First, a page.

Spinal Cord Treatment
Spinal Cord Treatment
There are a couple of news stories today about paralyzed people and the stem cell treatment using stem cells from the nose that is being done in Portugal. One story, in the Fort Wayne Journal Gazette, is about a young man who is raising money for the treatment. In the procedure, stem cells from the nasal cavity are inserted into the spine in the hope that they will generate new stem cells and re-connect the spinal cord. The prospective patient’s mother reports that 7 of the 8 treatments have been somewhat successful (in the 8th, there was an unknown other problem). The Detroit Medical Center will be providing follow-up care.
The second story, in the Belleville News Democrat, is about a young woman who has had the procedure. This story reports that 46 people have had the surgery since 2002. The woman in this story has some feeling in her legs again and has received new braces to help her stand, instead of being confined to a wheelchair; she also has two hours of rehabilitation every day.
The Spinal Cord Injuries Recovery Center has the following on its website:
The surgery is experimental and the Lisbon team has not yet published articles describing its findings. However, the physicians have indicated that while there have been no dramatic cures, there has been improvement with many, but not all, patients. Improvement ranges from increased sensation or decreased pain to improved motor abilities or bowel and bladder function. Dr. Lima’s team is collaborating with the Detroit Medical Center in treating American spinal cord injury survivors. Because the FDA has not yet approved the procedure, Dr. Lima’s team operates on patients in Portugal and the Detroit Medical Center performs follow-up rehabilitation. The cost of surgery is around $50,000 (not including travel costs). The cost of rehabilitation is between $3,000 and $4,000. The Detroit Medical Center has a website describing the program at the following address:
And, for something else to think about, here’s a letter that appeared this week in the New Scientist about animal studies of spinal cord injury:
As a researcher and a neurologist who has cared for patients with spinal cord injuries, I applaud most scientific efforts that help us better understand these injuries, but I do not expect that data from animal experiments will translate into effective treatments for humans (11 February, p 11).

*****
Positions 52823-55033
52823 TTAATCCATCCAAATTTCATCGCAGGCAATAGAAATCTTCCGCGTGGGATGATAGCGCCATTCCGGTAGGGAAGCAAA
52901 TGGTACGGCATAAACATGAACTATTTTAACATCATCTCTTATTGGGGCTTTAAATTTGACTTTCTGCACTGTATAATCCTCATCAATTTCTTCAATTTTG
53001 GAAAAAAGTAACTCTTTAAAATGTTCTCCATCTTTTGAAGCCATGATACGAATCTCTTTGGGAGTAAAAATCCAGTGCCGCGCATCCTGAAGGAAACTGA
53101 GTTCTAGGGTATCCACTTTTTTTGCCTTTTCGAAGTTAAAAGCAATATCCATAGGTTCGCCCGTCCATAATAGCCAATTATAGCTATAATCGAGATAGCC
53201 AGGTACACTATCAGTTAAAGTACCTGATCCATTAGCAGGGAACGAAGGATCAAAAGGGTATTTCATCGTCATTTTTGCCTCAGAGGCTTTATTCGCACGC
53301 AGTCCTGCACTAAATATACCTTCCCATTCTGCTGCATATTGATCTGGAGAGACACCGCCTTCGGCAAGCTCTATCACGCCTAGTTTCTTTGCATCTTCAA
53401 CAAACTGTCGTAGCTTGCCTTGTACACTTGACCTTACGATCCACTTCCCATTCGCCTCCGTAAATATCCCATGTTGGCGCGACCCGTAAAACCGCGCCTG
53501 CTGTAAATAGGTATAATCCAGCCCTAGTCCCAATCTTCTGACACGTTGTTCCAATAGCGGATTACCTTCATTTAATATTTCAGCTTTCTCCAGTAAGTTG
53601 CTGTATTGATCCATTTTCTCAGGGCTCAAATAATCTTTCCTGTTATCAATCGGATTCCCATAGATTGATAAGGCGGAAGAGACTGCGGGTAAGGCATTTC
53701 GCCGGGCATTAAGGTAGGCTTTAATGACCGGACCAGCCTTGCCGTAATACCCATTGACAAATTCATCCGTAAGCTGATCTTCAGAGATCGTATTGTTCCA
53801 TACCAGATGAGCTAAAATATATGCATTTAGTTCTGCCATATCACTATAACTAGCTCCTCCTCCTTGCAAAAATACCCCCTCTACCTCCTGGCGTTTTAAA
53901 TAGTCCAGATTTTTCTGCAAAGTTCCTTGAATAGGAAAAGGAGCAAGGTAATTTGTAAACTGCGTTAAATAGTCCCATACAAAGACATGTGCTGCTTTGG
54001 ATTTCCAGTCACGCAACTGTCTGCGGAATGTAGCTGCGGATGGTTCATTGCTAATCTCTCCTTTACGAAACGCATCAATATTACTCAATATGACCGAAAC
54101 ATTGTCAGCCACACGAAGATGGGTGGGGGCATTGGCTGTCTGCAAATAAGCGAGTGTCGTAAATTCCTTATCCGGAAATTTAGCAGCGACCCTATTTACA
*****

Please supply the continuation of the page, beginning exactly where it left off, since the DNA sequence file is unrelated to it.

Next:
Despite more than 40 years of spinal cord injury research on animals and numerous "breakthroughs" in laboratory animals, spinal cord treatments, including Naloxone, Nimodipine, interleukin-10, and even the controversial methylprednisolone, fail when applied to human patients. Precisely controlled animal experiments simply do not mimic the complexity of human spinal cord injury, which often includes organ failure, shock, multiple fractures and infections.
The numerous differences between humans and animals in spinal cord neuroanatomy, physiology and reaction to injury - even at the cellular level - can manifest as profound differences in disease physiology and treatment effectiveness. For example, many animals possess a "central pattern generator" that allows spinal cord function independent of input from higher brain centres, but this has not been shown to exist in humans.
Rather than continue with disappointing and wasteful animal experiments, scientists who want to help patients with spinal cord injuries should concentrate on clinically relevant human-based research.
Washington DC, US Physicians Committee for Responsible Medicine
Physicians Committee for Responsible Medicine
From issue 2540 of New Scientist magazine, 25 February 2006, page 25
This is probably something to keep in mind when reading about animals regaining mobility when treated with stem cells. I grant that I am to some extent taking Dr. Akhtar as an authority here and don’t know if this position is disputed by other scientists. I expect it is, or there would have been no reason to write the letter.